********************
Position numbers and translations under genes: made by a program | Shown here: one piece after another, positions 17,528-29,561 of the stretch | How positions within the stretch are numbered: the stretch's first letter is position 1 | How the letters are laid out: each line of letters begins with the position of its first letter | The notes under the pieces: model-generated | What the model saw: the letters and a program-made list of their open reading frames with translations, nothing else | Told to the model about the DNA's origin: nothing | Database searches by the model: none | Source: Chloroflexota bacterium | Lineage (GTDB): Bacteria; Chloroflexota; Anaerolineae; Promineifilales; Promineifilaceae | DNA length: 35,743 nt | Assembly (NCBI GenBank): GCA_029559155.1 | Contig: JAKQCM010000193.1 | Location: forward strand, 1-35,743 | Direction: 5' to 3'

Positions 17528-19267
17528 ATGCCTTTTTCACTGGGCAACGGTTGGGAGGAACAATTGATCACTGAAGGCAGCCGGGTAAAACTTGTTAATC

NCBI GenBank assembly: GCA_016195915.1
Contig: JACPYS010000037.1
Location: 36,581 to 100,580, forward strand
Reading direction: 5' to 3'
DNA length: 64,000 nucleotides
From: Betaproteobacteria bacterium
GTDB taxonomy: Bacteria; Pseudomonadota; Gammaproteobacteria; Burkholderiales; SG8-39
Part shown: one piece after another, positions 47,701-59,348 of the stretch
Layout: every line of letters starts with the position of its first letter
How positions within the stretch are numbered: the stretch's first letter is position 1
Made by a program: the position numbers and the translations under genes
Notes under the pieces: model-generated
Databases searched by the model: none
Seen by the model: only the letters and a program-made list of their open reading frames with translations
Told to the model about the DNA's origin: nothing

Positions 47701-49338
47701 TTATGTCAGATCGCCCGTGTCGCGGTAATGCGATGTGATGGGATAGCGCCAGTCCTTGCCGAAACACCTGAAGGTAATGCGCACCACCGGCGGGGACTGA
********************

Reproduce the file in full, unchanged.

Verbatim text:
Position numbers and translations under genes: made by a program | Shown here: one piece after another, positions 17,528-29,561 of the stretch | How positions within the stretch are numbered: the stretch's first letter is position 1 | How the letters are laid out: each line of letters begins with the position of its first letter | The notes under the pieces: model-generated | What the model saw: the letters and a program-made list of their open reading frames with translations, nothing else | Told to the model about the DNA's origin: nothing | Database searches by the model: none | Source: Chloroflexota bacterium | Lineage (GTDB): Bacteria; Chloroflexota; Anaerolineae; Promineifilales; Promineifilaceae | DNA length: 35,743 nt | Assembly (NCBI GenBank): GCA_029559155.1 | Contig: JAKQCM010000193.1 | Location: forward strand, 1-35,743 | Direction: 5' to 3'

Positions 17528-19267
17528 ATGCCTTTTTCACTGGGCAACGGTTGGGAGGAACAATTGATCACTGAAGGCAGCCGGGTAAAACTTGTTAATC

NCBI GenBank assembly: GCA_016195915.1
Contig: JACPYS010000037.1
Location: 36,581 to 100,580, forward strand
Reading direction: 5' to 3'
DNA length: 64,000 nucleotides
From: Betaproteobacteria bacterium
GTDB taxonomy: Bacteria; Pseudomonadota; Gammaproteobacteria; Burkholderiales; SG8-39
Part shown: one piece after another, positions 47,701-59,348 of the stretch
Layout: every line of letters starts with the position of its first letter
How positions within the stretch are numbered: the stretch's first letter is position 1
Made by a program: the position numbers and the translations under genes
Notes under the pieces: model-generated
Databases searched by the model: none
Seen by the model: only the letters and a program-made list of their open reading frames with translations
Told to the model about the DNA's origin: nothing

Positions 47701-49338
47701 TTATGTCAGATCGCCCGTGTCGCGGTAATGCGATGTGATGGGATAGCGCCAGTCCTTGCCGAAACACCTGAAGGTAATGCGCACCACCGGCGGGGACTGA